“The countries first dedicated video game museum”
This isn't your traditional museum. To parallel the industry we represent, exhibits feature loads of interactivity. There will be plenty of game systems to play from Pong to present, including a full reproduction of an 80's arcade. The museum is the evolution of the world-famous Classic Gaming Expo museum exhibit which is comprised of over 20,000 items spanning numerous collections and over 25 years of historical document and data archiving. The ultimate vision of The National Videogame Museum is to have a physical research and reference facility that will also serve as an interactive educational exhibit to the industry and general public alike.
If you have watched numerous videos about gaming history on youtube, this museum is a physical representation of that. There are plenty of gaming related items to look at and try out. Everything is grouped into different categories such as controllers, handhelds and third party. The signage seems to do a good job of giving people context about the various parts of gaming history, although some of it, like the sign dealing with controllers was off to a side that was not noticeable right away. Overall I hope this museum is able to continue to put items on display in a way that still has a good flow.
Really cool place! even if your not in to video games, just seeing the history of how video game consoles developed is very interesting. They have all kinds of video game consoles setup from old to new to play with.
The video game industry rakes in more cash yearly than the film and music industry combined. Behind all those billion-dollar games is a fascinating history that the National Videogame Museum explores. The museum has classic 80s-themed arcade games you can play, along with 20 interactive exhibits.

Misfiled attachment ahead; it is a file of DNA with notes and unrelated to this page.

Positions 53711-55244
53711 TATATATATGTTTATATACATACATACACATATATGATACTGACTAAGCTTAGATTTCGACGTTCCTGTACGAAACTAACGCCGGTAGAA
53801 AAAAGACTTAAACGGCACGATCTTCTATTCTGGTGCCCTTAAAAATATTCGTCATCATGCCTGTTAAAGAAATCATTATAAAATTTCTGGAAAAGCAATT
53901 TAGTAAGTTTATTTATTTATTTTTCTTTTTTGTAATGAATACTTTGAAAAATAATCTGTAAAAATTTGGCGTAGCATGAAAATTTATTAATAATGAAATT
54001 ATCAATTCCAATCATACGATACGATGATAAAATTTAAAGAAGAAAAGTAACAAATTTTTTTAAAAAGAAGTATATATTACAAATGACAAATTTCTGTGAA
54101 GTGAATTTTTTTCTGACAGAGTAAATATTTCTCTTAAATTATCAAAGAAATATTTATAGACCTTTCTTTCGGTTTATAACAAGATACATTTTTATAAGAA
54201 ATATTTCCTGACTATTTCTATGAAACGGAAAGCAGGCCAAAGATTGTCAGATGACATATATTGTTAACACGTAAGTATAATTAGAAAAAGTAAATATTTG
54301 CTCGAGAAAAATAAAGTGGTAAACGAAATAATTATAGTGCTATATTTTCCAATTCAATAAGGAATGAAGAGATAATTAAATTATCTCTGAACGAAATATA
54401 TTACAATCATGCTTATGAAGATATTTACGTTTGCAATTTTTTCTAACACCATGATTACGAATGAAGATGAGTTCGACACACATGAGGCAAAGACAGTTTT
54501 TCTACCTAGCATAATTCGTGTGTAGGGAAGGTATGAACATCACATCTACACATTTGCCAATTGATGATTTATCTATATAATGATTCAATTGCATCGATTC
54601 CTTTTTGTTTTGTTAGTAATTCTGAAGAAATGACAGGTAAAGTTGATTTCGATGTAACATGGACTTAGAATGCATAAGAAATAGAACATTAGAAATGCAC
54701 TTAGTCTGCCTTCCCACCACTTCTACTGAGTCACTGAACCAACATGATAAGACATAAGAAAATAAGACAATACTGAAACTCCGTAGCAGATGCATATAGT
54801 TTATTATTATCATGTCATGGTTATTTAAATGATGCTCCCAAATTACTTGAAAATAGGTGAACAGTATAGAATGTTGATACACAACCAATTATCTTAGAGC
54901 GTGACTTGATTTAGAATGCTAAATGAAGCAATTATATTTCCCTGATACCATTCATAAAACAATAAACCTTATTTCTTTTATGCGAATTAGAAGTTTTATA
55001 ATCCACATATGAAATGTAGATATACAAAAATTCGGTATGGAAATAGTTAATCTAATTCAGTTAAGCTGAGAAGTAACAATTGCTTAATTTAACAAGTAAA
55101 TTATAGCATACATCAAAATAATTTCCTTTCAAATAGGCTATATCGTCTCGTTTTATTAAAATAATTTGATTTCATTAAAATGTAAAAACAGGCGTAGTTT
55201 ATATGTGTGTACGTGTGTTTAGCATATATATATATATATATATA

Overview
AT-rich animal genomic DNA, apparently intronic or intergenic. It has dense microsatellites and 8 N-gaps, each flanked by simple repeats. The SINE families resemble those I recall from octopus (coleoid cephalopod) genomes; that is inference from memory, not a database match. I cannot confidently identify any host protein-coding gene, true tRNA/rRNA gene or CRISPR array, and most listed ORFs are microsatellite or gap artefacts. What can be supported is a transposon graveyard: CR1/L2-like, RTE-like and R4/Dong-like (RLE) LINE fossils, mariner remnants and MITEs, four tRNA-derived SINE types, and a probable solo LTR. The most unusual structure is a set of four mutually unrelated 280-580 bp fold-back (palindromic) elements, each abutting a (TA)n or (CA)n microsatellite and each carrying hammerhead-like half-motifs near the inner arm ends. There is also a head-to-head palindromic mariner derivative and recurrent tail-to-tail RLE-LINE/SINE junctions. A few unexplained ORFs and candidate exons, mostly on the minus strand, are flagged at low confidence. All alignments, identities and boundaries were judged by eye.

The place is popping with colors, sounds, and smells of pizza and popcorn that will take you back to your childhood (or teenage years for some of us). Classic memorabilia like the Commodore 64, Donkey Kong, and Super Mario Bros. are on display. If you’re traveling with kids, they will absolutely love this place. Don’t blame us if they never want to leave!
Adding to the nostalgia, there is an 80s-themed bedroom complete with vintage sheets, drawers full of retro games, and trading cards. Music also adds to the ambiance, with classic tracks blasting throughout the museum.
We think a visit here is one of the best things to do in Frisco!
Planned to stop here for my 9 year old Mario obsessed son, and it did not dissappoint! We did arrive about an hour before they left but we had time to look at everything and still play the arcade games at the end. If you are really into videogames and want to read about everything I would go early to make sure you have time to get through all of it. They have many interactive games and consoles before you even get to the arcade portion. Every entrance ticket is given tokens for the arcade so we had quite a few being that my toddler couldn't play them. Good to save for a souvenir if you are a scrapbooker and take photos, or a vacation memory box. Also a shop at the end with stuffed animals, shirts and other fun gifts.
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National Videogame Museum
- Sun, Tue - Thu: 10:00 am - 5:00 pm
- Fri, Sat: 10:00 am - 8:00 pm
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